Oh, yeah. I wasn’t aware of it at first when I was a kid that watched a ton of cartoons, but when I grew up I noticed some racist implications in movies. It also bothers me when adults who still watch Disney or Dreamworks movies and whatnot who deny such implications or complain that “It’s just a movie!” while making excuses for what they watch. Don’t get me wrong, I do like some animated projects and movies (most of them foreign and/or independent), but I cannot stand racist crap in media. I could go on and on about that issue.

        Like

  2. People surprised by this, have no clue (or don’t want to have one) about what happened (and happens) in “the land of the (not so) free and the home of the (not so) brave.”

    Here’s another hidden story: Cherokee people were forced in 1838 to stay in concentration camps due to asshole Jackson’s Indian Removal Act.

    Liked by 2 people

    1. That’s so true. I did hear about the Indian Removal Act and Jackson was a total scumbag with how he treated the Natives. On a related, yet separate note. One person called for the extermination of Native Americans during the Wounded Knee Massacre and that was none other than L. Frank Baum. Yes, the same guy who created The Wizard of Oz said that. Seriously, look at his editorials about Wounded Knee, replace Indian with the word Jew and you would have propaganda straight out of the Third Reich. It’s atrocious with all the crimes these people have gotten away with and/or were cheerleaders for.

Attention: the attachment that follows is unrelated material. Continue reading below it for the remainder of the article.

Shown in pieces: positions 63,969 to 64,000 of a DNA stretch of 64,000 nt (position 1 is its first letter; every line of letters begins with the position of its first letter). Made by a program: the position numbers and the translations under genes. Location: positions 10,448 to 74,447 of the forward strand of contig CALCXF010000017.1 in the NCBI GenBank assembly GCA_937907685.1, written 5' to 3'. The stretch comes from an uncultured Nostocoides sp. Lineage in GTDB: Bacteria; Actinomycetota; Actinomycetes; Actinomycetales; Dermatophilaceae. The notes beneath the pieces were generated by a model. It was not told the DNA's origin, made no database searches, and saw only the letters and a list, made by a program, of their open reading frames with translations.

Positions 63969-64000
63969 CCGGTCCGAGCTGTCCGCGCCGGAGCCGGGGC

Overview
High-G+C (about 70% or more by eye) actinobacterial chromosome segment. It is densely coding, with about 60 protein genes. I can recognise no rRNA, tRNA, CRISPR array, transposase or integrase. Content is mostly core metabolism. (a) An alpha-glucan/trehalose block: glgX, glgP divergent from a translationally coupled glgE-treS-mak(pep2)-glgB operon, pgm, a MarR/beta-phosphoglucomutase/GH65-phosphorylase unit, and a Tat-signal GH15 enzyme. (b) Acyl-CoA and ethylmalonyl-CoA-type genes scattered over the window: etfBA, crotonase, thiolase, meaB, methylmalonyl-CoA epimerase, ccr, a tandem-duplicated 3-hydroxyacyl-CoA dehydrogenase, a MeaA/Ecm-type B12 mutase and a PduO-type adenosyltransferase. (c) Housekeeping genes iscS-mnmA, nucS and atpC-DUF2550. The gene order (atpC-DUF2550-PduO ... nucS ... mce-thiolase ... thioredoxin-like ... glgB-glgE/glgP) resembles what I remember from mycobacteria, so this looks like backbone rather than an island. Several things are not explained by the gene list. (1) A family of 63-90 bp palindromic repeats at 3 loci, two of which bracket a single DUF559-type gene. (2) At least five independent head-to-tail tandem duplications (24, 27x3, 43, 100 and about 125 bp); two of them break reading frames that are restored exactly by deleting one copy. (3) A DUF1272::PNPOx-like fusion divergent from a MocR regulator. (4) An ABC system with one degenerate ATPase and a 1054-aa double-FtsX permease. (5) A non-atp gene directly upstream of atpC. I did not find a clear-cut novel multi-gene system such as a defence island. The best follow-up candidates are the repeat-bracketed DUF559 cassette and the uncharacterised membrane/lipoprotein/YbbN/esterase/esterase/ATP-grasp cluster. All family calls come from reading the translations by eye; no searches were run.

Liked by 1 person

          1. It (sometimes) baffles (and oh yes, angers) me, that many self-proclaimed world healers, activists, revolutionaries, and other change promoters deeply concerned with all the shit they so deeply despise, often know so little about the history of humanity and/or what went on in their own backyard, and yet claiming to have the solutions for a better world right in their hands.

            Btw, you and Africa: Do you speak any of their languages? Shona? Zulu? Can come in handy when wanting to learn something about what really went on in, for instance, Zimbabwe.

            Like

Let your voice be heard, contribute to this discussion. What is your opinion?

Fill in your details below or click an icon to log in:

WordPress.com Logo

You are commenting using your WordPress.com account. Log Out /  Change )

Google+ photo

You are commenting using your Google+ account. Log Out /  Change )

Twitter picture

You are commenting using your Twitter account. Log Out /  Change )

Facebook photo

You are commenting using your Facebook account. Log Out /  Change )

Connecting to %s

This site uses Akismet to reduce spam. Learn how your comment data is processed.